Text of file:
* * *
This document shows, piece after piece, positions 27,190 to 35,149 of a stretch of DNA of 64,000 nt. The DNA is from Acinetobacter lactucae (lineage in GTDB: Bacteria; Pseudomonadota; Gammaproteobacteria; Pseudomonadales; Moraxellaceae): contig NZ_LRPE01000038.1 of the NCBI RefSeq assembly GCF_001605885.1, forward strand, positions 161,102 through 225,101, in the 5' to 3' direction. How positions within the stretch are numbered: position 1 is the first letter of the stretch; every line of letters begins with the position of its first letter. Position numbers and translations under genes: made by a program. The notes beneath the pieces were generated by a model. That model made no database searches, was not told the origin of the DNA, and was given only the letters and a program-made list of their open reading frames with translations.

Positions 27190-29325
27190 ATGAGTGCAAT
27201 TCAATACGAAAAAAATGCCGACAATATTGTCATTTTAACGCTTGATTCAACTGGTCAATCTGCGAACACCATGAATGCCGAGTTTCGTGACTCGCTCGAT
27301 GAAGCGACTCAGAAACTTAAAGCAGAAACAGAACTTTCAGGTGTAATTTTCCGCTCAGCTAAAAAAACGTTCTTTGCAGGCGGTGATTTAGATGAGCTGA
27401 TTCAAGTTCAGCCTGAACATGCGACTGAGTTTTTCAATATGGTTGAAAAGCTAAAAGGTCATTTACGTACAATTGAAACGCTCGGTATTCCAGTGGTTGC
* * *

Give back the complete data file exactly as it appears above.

This document shows, piece after piece, positions 27,190 to 35,149 of a stretch of DNA of 64,000 nt. The DNA is from Acinetobacter lactucae (lineage in GTDB: Bacteria; Pseudomonadota; Gammaproteobacteria; Pseudomonadales; Moraxellaceae): contig NZ_LRPE01000038.1 of the NCBI RefSeq assembly GCF_001605885.1, forward strand, positions 161,102 through 225,101, in the 5' to 3' direction. How positions within the stretch are numbered: position 1 is the first letter of the stretch; every line of letters begins with the position of its first letter. Position numbers and translations under genes: made by a program. The notes beneath the pieces were generated by a model. That model made no database searches, was not told the origin of the DNA, and was given only the letters and a program-made list of their open reading frames with translations.

Positions 27190-29325
27190 ATGAGTGCAAT
27201 TCAATACGAAAAAAATGCCGACAATATTGTCATTTTAACGCTTGATTCAACTGGTCAATCTGCGAACACCATGAATGCCGAGTTTCGTGACTCGCTCGAT
27301 GAAGCGACTCAGAAACTTAAAGCAGAAACAGAACTTTCAGGTGTAATTTTCCGCTCAGCTAAAAAAACGTTCTTTGCAGGCGGTGATTTAGATGAGCTGA
27401 TTCAAGTTCAGCCTGAACATGCGACTGAGTTTTTCAATATGGTTGAAAAGCTAAAAGGTCATTTACGTACAATTGAAACGCTCGGTATTCCAGTGGTTGC